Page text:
- Flu (influenza). A contagious respiratory illness caused by influenza viruses. Flu symptoms are similar to cold and allergy symptoms. Flu vaccine may help develop the antibodies necessary to prevent infection by a specific influenza virus. Flu is also treated with rest, time and good nutrition.
- Sinus infections. An infection typically caused by bacteria that may also be caused by a viruses or fungi. Sinus infections involve blockage and inflammation of the sinuses and can be mistaken for allergies. Unlike allergies, sinus infections may be treated with antibiotics.
- Strep throat. A contagious bacterial infection of the throat spread through direct contact with mucus from an infected person. Strep throat may be treated by a physician with antibiotics.
A good guideline for distinguishing between a cold and an allergy is time. Colds get better over time, generally in 7 to 10 days, while allergic reactions can last for months. Eating nutritious foods, getting adequate rest, and drinking plenty of water will help to alleviate cold and flu symptoms.
While colds are usually just inconvenient, allergies can be serious conditions. Some forms can lead to chronic respiratory diseases, such as asthma or chronic obstructive pulmonary disease (COPD). Other allergies can produce a potentially life-threatening reaction called anaphylactic shock that involves difficulty breathing and a drop in blood pressure.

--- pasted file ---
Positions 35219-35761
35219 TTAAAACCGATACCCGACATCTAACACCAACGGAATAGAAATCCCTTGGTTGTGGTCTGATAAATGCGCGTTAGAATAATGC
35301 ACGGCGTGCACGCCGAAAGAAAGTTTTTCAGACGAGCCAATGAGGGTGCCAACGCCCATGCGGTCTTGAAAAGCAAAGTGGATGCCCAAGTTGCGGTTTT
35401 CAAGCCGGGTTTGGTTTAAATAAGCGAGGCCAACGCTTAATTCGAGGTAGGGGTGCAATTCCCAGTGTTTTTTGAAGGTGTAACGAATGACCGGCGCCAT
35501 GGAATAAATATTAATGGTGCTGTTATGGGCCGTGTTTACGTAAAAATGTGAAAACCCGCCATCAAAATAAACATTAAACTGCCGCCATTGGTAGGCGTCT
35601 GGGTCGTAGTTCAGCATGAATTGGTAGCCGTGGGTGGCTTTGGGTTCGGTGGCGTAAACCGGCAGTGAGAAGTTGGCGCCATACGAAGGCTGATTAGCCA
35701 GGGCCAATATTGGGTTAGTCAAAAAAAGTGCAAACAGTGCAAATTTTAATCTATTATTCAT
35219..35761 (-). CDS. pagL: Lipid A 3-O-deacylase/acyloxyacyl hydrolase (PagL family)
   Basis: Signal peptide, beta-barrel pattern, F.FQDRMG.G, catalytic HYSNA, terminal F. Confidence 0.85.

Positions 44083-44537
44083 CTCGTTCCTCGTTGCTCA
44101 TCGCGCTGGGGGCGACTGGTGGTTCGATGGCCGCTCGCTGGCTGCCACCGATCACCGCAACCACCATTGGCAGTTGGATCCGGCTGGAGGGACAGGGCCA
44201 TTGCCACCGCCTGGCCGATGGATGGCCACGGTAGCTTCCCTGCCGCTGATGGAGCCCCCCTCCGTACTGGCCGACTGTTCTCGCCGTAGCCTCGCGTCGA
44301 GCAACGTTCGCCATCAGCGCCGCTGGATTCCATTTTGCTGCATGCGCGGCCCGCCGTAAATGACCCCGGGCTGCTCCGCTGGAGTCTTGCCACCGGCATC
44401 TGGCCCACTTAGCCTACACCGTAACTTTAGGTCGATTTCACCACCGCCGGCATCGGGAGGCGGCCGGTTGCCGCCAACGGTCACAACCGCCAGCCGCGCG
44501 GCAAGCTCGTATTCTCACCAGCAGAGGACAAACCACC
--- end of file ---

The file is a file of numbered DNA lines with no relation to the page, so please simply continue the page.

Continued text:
Although allergies themselves do not involve infection, they can lead to infections. For instance, symptoms caused by allergic rhinitis, if untreated, can cause fluid to build up in the ear, leading to recurring ear infections (otitis media).
Patient education and adequate management of the allergy through consultation with a physician can control allergic diseases. A physician can diagnose the specific trigger of the allergy and provide information to avoid the trigger and/or medication to treat a reaction. Although there is no cure for allergies, there are many treatment options including allergy medications and allergy shots. Patients should consult a physician to determine the appropriate treatment options.
Related conditions for colds and allergies